The keyword is *relevant*. 

You should select conferences that are relevant to you and your research right now. I would love to attend every scientific congress, really every meeting in the world, to learn more. 

However, “variations of thoracic surgery” are less relevant to me than “microglia subtypes in the hippocampus.” For you, it may be the opposite. 

Do not attend scientific congresses because the themes may become relevant in the future. “Just-in-case learning” is less effective than “Just-in-time learning.” 

What you need right now will stick in your memory and improve.  If you learn about the newest developments and see great lectures about subjects you have always wanted to know better, that would be great. 

If you find only a few interesting speakers, no relevant workshops, and entire afternoons irrelevant to you – do not go and find a better science conference.

Will I get visibility for myself and my research?

scientist reflecting about possibilities to make her research more visible

Conferences are a great opportunity to make yourself and your research visible, to position yourself as an expert in a specific field, and to develop scientific independence. 

Presenting your data as a scientific conference presentation or a poster may expose you to inspiring questions and different perspectives. Thus, presenting your data is a great way to get feedback.

However, people may also get “inspired” to publish similar research projects *before* you or steal your ideas. Thus, present only data close to publication to avoid getting scooped. 

Anyway, if you can present your data and methods to a relevant group of colleagues, potential future collaborators, or employers, you should definitely attend.

Will I grow my network? Will I establish new collaborations (grant proposals, joint projects)?

Closely linked to the visibility questions is the question about your network. You can build or become part of a community and develop your national and international network. This is vital to developing your science career and to qualify for a professor position.

Connecting with experts in the field is easier during small scientific congresses with a lower number of participants. You may ask questions you always wanted to ask, can show interest in their favorite subjects, and may start joint projects and grant proposals. 

You should definitely attend a scientific meeting where you can meet speakers or when many major players in your field are present.

Will I become part of a new community?

In my humble opinion, becoming part of a productive and cooperative community is one of the most inspiring and rewarding experiences in science.

Joining a scientific community not only fosters personal relationships and learning but also significantly contributes to the collaborative advancement of knowledge and innovation.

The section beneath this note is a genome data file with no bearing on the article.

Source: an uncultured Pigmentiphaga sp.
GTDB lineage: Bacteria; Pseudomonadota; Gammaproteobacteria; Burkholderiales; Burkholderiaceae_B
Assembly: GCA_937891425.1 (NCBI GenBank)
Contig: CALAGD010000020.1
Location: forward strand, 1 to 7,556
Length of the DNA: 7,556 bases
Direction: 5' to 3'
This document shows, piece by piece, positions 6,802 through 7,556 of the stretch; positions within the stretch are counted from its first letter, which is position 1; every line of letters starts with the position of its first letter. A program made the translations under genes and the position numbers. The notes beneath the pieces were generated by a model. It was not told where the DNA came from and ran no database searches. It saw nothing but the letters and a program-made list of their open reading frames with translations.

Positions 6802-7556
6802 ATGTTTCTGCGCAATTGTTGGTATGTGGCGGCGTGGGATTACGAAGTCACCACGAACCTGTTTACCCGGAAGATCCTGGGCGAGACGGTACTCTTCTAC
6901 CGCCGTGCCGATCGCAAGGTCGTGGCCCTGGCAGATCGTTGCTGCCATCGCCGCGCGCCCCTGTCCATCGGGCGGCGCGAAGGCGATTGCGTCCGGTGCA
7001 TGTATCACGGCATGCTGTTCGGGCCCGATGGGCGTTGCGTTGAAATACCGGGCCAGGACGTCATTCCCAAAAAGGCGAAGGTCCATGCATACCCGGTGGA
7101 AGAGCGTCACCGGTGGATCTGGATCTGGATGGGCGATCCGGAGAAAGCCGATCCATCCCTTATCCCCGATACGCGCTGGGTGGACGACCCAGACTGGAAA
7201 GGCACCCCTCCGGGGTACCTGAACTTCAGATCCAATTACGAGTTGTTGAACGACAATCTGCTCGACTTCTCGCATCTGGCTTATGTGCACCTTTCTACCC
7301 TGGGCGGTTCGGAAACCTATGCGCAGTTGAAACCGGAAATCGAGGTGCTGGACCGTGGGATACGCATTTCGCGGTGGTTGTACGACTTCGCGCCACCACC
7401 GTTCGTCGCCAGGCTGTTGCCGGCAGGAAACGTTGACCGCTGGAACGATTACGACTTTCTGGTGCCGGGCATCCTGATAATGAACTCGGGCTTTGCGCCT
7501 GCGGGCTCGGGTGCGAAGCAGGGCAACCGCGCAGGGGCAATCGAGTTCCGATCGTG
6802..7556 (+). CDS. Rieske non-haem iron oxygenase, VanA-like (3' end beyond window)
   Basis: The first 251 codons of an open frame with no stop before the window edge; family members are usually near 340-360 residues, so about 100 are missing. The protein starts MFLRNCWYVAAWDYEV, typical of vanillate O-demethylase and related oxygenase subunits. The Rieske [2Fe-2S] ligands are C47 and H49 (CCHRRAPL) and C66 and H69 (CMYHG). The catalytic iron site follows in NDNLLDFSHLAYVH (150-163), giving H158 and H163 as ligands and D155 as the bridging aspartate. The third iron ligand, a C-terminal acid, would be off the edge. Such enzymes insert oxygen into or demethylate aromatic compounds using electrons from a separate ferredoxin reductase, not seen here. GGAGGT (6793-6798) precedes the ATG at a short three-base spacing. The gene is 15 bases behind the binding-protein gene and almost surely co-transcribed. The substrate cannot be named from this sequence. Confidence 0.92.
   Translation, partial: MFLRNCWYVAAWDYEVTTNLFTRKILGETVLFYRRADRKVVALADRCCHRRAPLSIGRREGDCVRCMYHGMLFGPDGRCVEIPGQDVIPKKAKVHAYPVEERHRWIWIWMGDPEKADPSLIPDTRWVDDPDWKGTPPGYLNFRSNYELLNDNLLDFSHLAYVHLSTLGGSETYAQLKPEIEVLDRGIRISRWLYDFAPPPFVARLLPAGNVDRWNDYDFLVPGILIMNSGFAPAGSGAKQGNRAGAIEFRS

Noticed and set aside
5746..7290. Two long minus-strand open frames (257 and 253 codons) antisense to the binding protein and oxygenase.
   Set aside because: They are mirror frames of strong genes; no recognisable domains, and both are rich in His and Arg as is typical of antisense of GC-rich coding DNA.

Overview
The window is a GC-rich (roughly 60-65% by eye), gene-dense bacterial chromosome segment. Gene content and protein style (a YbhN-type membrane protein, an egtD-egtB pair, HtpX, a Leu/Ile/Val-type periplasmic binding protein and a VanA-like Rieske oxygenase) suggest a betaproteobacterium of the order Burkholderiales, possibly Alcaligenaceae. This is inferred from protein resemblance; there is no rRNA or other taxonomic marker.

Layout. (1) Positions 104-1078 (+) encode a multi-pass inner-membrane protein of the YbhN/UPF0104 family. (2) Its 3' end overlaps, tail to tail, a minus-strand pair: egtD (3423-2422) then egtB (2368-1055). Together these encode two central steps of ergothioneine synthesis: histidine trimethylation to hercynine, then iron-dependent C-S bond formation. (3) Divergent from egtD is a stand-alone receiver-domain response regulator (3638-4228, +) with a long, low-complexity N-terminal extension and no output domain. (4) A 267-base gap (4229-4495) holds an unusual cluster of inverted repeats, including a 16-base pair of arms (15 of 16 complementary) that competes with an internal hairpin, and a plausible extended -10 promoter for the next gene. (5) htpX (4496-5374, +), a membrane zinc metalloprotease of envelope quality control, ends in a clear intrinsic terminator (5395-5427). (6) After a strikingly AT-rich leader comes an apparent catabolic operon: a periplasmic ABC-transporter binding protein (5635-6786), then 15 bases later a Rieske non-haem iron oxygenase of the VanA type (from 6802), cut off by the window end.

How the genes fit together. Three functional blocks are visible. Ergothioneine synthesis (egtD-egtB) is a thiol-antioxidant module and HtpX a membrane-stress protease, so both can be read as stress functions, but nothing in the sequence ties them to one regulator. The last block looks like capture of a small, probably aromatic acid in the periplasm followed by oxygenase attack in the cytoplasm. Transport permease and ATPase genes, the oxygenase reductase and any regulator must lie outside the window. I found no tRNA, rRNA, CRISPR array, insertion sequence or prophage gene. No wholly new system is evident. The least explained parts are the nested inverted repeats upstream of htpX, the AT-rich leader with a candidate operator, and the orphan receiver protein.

Will I connect with future employers?

If you are in the late phase of your PhD, postdoc, or tenure track period, you may be interested in letting potential future employers know about your qualifications and interest in a postdoc or faculty position. 

This is easily done when talking during a reception or a networking event. Thus, you should definitely attend when many potential future employers in your field are present.

Will I have a great tourist experience?

Many meeting organizers do an excellent job of selecting an attractive location that typically leads to a higher number of participants. Thus, you will enjoy a beautiful place and have more chances to become part of a community, establish future collaborations, and meet future employers. 

Should you feel bad about selecting a scientific congress based on touristic attractiveness? 

Of course not. 

If you can combine a robust learning experience and a great tourist experience, this is great! 

In the context of scientific congresses, I have visited many European and US cities and enjoyed the culture, the food, and nature. 

However, I handle the first four questions always as priorities and the touristic attractiveness as a bonus. Similarly, when convincing your supervisor or administration to pay for the science conference, it is advisable to focus on the scientific and networking value.

Good answers to these four questions should help you decide and convince a supervisor to pay.


I have used AI systems, including Grammarly, Google Gemini, Groq, and ChatGPT, to enhance the English and comprehensiveness of this article. This post may contain affiliate links, meaning I get a small commission if you decide to purchase through my link. Thus, you support smartsciencecareer at no cost to you!